Washington GOP termination resolution condemned

SEATTLE, Wash. - All across the country, tribes and other organizations united in outrage over a resolution calling for termination of tribal governments passed by delegates at the Washington state Republican Party convention.

The Native American Caucus of the California Democratic Party was one of the first organizations to formally react. It unanimously passed a resolution June 17 denouncing the Washington state GOP resolution and calling for Democratic and Republican leadership, citizens and elected leaders to condemn the resolution and "reaffirm the preservation and protection of tribal sovereignty and tribal self-government for America's 557 federally recognized Indian nations."

The resolution, co-sponsored by the California Democratic Party chairman, former Sen. Art Torres, will be formally presented to the Democratic National Committee in an attempt to seek re-affirmation of the Party's 1998 resolution supporting tribal sovereignty.

As reaction builds, other state Democratic parties and candidates jumped on the bandwagon. The Nebraska Democratic Party called for a formal resolution rebuking the GOP position. Ed Penhale, spokesman for Gov. Gary Locke's re-election campaign in Washington, calls the resolution a "slap in the face of Indian tribes."

Letter-writing campaigns were started by the California Native Indian Gaming Association, the National Indian Gaming Association and the National Congress of American Indians, and others, to encourage more tribes throughout the country to adopt similar resolutions voicing grave concern over the move by the Washington State GOP.

The inflammatory resolution, sponsored by John Fleming, a delegate from Skagit County, called for the executive and legislative branches of the federal government to take immediate steps to terminate non-republican forms of government on Indian reservations and compensate non-Indians who had been injured through a denial of their constitutionally guaranteed rights to representation.

Although there was no implementation plan in the resolution, Fleming called for military force, including the U.S. Army, Air Force and Marines, should tribes resist.

Fleming is a non-Indian resident of the Swinomish Reservation in Washington.

Swinomish Chairman Brian Cladoosby says Fleming has leased tribal trust land for years but never approached tribal government with complaints about lack of representation or any other consideration for that matter.

"I don't know the guy and I couldn't make him out in a crowd," Cladoosby says.

Deron Marquez, chairman of the San Manuel Band of Mission Indians in California, wrote Washington GOP Chairman Sen. Don Benton, saying "The resolution by the Washington State Republican Party is, at best, the result of a peevish voice that seeks basic constitutional change out of a regard for their own self-interest. At worst, it is flagrant racism."

Non-Indian groups, such as the Northwest Coalition for Human Dignity rushed to make their voices heard in support of tribes. The coalition reaffirmed an existing resolution calling on member organizations and associate members to stand in support as allies to Indian nations.

"Clearly the resolution is appalling," says Leah Henry-Slaney, coalition board member and member of the Nez Perce Tribe. "Our people have suffered enough and have lost plenty and we don't need to lose what little is left. That it got through the convention with only two people voting against it sends a very bad signal. ... It shows the ignorance of society at-large. They don't understand what treaty rights are and sovereignty is."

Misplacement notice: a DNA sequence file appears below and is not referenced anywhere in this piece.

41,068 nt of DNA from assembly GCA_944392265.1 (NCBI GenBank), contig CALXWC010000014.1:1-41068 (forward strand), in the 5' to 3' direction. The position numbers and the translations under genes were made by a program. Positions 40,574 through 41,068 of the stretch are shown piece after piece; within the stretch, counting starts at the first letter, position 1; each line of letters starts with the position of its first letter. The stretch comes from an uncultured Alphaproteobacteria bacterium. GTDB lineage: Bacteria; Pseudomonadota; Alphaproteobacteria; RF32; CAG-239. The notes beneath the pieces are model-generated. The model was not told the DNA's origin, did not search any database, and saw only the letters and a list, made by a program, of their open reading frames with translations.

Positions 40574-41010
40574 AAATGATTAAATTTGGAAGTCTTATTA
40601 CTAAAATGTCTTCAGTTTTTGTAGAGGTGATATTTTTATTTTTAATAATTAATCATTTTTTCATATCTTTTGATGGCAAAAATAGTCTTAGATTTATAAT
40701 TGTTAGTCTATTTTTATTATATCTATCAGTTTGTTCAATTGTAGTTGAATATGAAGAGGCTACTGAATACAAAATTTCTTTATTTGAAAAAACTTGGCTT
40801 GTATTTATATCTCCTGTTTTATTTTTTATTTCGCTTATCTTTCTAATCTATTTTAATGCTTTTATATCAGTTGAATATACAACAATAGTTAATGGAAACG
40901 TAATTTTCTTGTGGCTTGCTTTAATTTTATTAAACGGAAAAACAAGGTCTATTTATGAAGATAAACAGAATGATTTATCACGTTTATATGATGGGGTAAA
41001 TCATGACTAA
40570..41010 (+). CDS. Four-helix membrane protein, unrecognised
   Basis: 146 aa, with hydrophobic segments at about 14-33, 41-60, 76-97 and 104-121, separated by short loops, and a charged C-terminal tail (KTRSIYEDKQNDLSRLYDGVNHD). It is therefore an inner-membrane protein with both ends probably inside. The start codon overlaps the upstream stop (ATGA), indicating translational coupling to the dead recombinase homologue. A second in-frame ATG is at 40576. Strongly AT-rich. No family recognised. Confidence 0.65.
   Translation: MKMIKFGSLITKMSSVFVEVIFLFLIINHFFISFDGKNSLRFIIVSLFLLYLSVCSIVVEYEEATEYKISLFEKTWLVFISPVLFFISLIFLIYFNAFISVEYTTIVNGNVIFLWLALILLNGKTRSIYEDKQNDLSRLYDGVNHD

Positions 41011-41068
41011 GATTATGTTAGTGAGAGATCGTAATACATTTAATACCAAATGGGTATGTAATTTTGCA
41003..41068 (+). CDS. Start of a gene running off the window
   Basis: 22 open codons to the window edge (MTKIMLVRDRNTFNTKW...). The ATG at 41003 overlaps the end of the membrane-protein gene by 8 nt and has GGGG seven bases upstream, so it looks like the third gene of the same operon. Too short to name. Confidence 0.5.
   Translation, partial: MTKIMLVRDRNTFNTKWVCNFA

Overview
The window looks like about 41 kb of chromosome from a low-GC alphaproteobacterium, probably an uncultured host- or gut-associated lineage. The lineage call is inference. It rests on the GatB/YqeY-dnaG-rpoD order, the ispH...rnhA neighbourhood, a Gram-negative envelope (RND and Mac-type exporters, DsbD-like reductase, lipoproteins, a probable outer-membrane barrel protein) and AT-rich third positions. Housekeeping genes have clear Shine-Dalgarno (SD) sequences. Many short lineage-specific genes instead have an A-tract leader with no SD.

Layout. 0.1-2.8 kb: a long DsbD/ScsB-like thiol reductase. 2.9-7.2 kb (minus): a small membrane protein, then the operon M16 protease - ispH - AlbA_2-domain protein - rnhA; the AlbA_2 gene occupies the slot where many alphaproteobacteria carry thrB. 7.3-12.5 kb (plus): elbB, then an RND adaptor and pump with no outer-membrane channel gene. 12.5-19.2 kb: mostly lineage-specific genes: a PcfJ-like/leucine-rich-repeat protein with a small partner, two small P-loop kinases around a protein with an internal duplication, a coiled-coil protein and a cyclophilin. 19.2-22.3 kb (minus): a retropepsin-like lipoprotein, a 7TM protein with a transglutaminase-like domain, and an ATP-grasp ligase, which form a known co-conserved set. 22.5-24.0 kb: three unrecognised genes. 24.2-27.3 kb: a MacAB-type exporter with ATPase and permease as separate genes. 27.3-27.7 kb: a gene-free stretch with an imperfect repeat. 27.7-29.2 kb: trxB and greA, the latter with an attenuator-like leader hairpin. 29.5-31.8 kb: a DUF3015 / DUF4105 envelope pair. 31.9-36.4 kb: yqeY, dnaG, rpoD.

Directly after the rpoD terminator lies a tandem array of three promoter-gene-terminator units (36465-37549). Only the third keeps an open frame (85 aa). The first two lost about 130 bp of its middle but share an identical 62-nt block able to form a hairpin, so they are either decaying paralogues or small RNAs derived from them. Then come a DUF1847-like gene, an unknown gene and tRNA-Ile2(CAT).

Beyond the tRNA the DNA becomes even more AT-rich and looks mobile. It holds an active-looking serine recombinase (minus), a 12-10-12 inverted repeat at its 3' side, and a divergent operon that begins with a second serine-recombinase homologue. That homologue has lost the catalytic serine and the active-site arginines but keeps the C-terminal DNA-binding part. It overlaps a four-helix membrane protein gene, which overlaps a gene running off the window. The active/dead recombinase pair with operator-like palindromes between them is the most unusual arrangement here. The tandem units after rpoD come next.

Despite the furor the resolution has created, Fleming said he would like to see it introduced at the GOP national convention later this month in Chicago. But Benton, from Vancouver, says that although it is possible a delegate to the national party convention could present the resolution, the possibility was highly unlikely.

"It is not an official position of the Washington State Republican Party," Benton says. "Those are only achieved through a platform and planks in the actual platform of the party, of which this resolution is not."

Unlike an official party plank, a resolution is an "item of concern" brought forward by individual delegates that address social issues to be considered by other delegates. Benton stressed that resolutions have little power and should not to be mistaken for official party line.

GOP resolutions committee chairwoman Beth Jenson previously admitted that neither she nor other committee members understood ramifications of the resolution but voted for it because it appeared to be about "acts by the tribal governments that weren't the way we do government in America."

State GOP officials hasten to point out that the offending resolution was passed in the last hours of the convention as part of a group of resolutions recommended by the resolutions committee. As a result, there was no debate. It was passed by the 1,300 Republican delegates with only two dissenting votes.

But late convention nights and fuzzed brains have, so far, not impressed critics of the resolution.

"It sounds like late-night riders are something that the Republicans are good at," says Henry-Slaney. "Look at Slade Gorton."

And, despite fuzzy rhetoric to the contrary, some Republican officials still seem to stand on the side of the resolution.

"My personal position on this issue is that we've got some work to do in terms of trying to make people feel more included in the decisions that affect their lives," Benton says. "I think it's similar to immigrants who come to America who don't feel like they're part of the process that are guaranteed by the Constitution. ... There are many tribes who do have republican forms of government and some that do not. And we need to work for that."